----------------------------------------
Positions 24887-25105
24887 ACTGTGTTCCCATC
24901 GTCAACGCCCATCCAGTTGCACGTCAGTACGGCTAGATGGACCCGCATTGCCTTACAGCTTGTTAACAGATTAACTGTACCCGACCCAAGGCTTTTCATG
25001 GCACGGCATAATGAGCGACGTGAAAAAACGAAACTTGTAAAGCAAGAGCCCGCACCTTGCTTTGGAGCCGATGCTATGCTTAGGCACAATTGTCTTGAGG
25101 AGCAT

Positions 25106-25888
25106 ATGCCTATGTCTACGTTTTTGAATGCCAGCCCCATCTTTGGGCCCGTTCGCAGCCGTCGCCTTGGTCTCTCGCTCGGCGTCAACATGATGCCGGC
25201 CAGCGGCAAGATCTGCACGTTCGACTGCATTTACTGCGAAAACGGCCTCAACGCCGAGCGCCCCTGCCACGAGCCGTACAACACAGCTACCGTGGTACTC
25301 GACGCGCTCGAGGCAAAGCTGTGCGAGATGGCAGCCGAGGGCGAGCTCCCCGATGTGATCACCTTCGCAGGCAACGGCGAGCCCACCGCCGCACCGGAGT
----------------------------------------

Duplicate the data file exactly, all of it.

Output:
Positions 24887-25105
24887 ACTGTGTTCCCATC
24901 GTCAACGCCCATCCAGTTGCACGTCAGTACGGCTAGATGGACCCGCATTGCCTTACAGCTTGTTAACAGATTAACTGTACCCGACCCAAGGCTTTTCATG
25001 GCACGGCATAATGAGCGACGTGAAAAAACGAAACTTGTAAAGCAAGAGCCCGCACCTTGCTTTGGAGCCGATGCTATGCTTAGGCACAATTGTCTTGAGG
25101 AGCAT

Positions 25106-25888
25106 ATGCCTATGTCTACGTTTTTGAATGCCAGCCCCATCTTTGGGCCCGTTCGCAGCCGTCGCCTTGGTCTCTCGCTCGGCGTCAACATGATGCCGGC
25201 CAGCGGCAAGATCTGCACGTTCGACTGCATTTACTGCGAAAACGGCCTCAACGCCGAGCGCCCCTGCCACGAGCCGTACAACACAGCTACCGTGGTACTC
25301 GACGCGCTCGAGGCAAAGCTGTGCGAGATGGCAGCCGAGGGCGAGCTCCCCGATGTGATCACCTTCGCAGGCAACGGCGAGCCCACCGCCGCACCGGAGT